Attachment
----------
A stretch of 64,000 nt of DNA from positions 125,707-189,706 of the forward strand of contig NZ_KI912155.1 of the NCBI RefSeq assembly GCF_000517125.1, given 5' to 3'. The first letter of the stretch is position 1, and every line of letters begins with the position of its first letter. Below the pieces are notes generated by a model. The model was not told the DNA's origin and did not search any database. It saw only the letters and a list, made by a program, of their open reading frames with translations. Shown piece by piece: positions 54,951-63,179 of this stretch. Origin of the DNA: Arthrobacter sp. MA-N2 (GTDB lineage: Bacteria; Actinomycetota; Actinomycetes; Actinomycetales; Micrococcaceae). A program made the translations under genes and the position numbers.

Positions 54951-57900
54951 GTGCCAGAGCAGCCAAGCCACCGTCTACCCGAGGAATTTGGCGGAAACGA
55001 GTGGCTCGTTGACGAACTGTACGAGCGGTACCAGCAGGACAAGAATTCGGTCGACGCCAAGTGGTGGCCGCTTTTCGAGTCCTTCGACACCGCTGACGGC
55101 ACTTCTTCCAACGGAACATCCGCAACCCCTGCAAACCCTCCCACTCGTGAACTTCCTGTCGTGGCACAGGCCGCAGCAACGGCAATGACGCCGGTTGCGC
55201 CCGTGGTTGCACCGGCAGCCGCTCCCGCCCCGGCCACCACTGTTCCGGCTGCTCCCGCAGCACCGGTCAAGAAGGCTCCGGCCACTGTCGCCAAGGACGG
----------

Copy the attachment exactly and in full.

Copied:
A stretch of 64,000 nt of DNA from positions 125,707-189,706 of the forward strand of contig NZ_KI912155.1 of the NCBI RefSeq assembly GCF_000517125.1, given 5' to 3'. The first letter of the stretch is position 1, and every line of letters begins with the position of its first letter. Below the pieces are notes generated by a model. The model was not told the DNA's origin and did not search any database. It saw only the letters and a list, made by a program, of their open reading frames with translations. Shown piece by piece: positions 54,951-63,179 of this stretch. Origin of the DNA: Arthrobacter sp. MA-N2 (GTDB lineage: Bacteria; Actinomycetota; Actinomycetes; Actinomycetales; Micrococcaceae). A program made the translations under genes and the position numbers.

Positions 54951-57900
54951 GTGCCAGAGCAGCCAAGCCACCGTCTACCCGAGGAATTTGGCGGAAACGA
55001 GTGGCTCGTTGACGAACTGTACGAGCGGTACCAGCAGGACAAGAATTCGGTCGACGCCAAGTGGTGGCCGCTTTTCGAGTCCTTCGACACCGCTGACGGC
55101 ACTTCTTCCAACGGAACATCCGCAACCCCTGCAAACCCTCCCACTCGTGAACTTCCTGTCGTGGCACAGGCCGCAGCAACGGCAATGACGCCGGTTGCGC
55201 CCGTGGTTGCACCGGCAGCCGCTCCCGCCCCGGCCACCACTGTTCCGGCTGCTCCCGCAGCACCGGTCAAGAAGGCTCCGGCCACTGTCGCCAAGGACGG